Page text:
Interactive direct and plant-mediated effects of elevated atmospheric [CO2] and temperature on a eucalypt-feeding insect herbivore


Correspondence: Markus Riegler, tel. + 61 2 4570 1229, fax+ 61 2 4570 1314, e-mail:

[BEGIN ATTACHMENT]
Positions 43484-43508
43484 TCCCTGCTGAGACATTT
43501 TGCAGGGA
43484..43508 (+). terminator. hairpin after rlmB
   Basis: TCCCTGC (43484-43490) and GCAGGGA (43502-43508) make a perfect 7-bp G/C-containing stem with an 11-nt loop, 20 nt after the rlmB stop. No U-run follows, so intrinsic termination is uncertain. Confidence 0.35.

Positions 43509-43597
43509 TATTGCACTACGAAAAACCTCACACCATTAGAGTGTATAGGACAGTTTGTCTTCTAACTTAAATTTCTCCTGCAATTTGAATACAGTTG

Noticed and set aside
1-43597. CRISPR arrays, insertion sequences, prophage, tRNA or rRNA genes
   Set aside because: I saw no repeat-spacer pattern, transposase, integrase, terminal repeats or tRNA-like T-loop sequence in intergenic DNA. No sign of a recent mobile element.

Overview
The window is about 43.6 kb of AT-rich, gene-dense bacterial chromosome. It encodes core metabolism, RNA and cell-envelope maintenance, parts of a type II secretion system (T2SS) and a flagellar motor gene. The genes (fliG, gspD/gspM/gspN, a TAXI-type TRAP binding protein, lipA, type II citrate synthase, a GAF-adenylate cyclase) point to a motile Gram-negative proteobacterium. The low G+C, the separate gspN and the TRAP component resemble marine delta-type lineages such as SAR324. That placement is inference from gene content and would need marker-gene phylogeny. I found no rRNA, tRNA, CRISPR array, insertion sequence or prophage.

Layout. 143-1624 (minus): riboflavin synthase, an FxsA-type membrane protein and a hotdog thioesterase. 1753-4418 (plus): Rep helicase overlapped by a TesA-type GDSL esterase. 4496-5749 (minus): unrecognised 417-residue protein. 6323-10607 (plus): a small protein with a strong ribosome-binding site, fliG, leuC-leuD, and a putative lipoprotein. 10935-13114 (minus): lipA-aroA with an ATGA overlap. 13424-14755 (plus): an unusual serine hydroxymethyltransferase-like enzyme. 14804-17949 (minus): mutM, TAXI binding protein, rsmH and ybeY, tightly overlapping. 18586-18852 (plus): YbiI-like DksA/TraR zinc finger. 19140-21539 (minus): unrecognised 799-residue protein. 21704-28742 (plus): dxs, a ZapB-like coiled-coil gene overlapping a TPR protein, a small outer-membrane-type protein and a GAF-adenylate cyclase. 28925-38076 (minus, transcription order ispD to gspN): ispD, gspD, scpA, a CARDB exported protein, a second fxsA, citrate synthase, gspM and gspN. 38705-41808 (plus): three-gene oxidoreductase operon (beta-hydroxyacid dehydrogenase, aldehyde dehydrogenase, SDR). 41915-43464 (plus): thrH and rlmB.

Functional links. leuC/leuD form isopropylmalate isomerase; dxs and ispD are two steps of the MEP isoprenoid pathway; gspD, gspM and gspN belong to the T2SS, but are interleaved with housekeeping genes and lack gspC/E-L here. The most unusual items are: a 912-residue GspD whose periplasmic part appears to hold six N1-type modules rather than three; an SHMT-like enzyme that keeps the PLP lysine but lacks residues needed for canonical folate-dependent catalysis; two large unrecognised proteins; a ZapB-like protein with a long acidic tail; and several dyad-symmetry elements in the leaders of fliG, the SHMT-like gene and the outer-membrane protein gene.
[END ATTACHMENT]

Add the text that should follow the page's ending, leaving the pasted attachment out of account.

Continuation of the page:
Understanding the direct and indirect effects of elevated [CO2] and temperature on insect herbivores and how these factors interact are essential to predict ecosystem-level responses to climate change scenarios. In three concurrent glasshouse experiments, we measured both the individual and interactive effects of elevated [CO2] and temperature on foliar quality. We also assessed the interactions between their direct and plant-mediated effects on the development of an insect herbivore of eucalypts. Eucalyptus tereticornis saplings were grown at ambient or elevated [CO2] (400 and 650 μmol mol−1 respectively) and ambient or elevated ( + 4 °C) temperature for 10 months. Doratifera quadriguttata (Lepidoptera: Limacodidae) larvae were feeding directly on these trees, on their excised leaves in a separate glasshouse, or on excised field-grown leaves within the temperature and [CO2] controlled glasshouse. To allow insect gender to be determined and to ensure that any sex-specific developmental differences could be distinguished from treatment effects, insect development time and consumption were measured from egg hatch to pupation. No direct [CO2] effects on insects were observed. Elevated temperature accelerated larval development, but did not affect leaf consumption. Elevated [CO2] and temperature independently reduced foliar quality, slowing larval development and increasing consumption. Simultaneously increasing both [CO2] and temperature reduced these shifts in foliar quality, and negative effects on larval performance were subsequently ameliorated. Negative nutritional effects of elevated [CO2] and temperature were also independently outweighed by the direct positive effect of elevated temperature on larvae. Rising [CO2] and temperature are thus predicted to have interactive effects on foliar quality that affect eucalypt-feeding insects. However, the ecological consequences of these interactions will depend on the magnitude of concurrent temperature rise and its direct effects on insect physiology and feeding behaviour.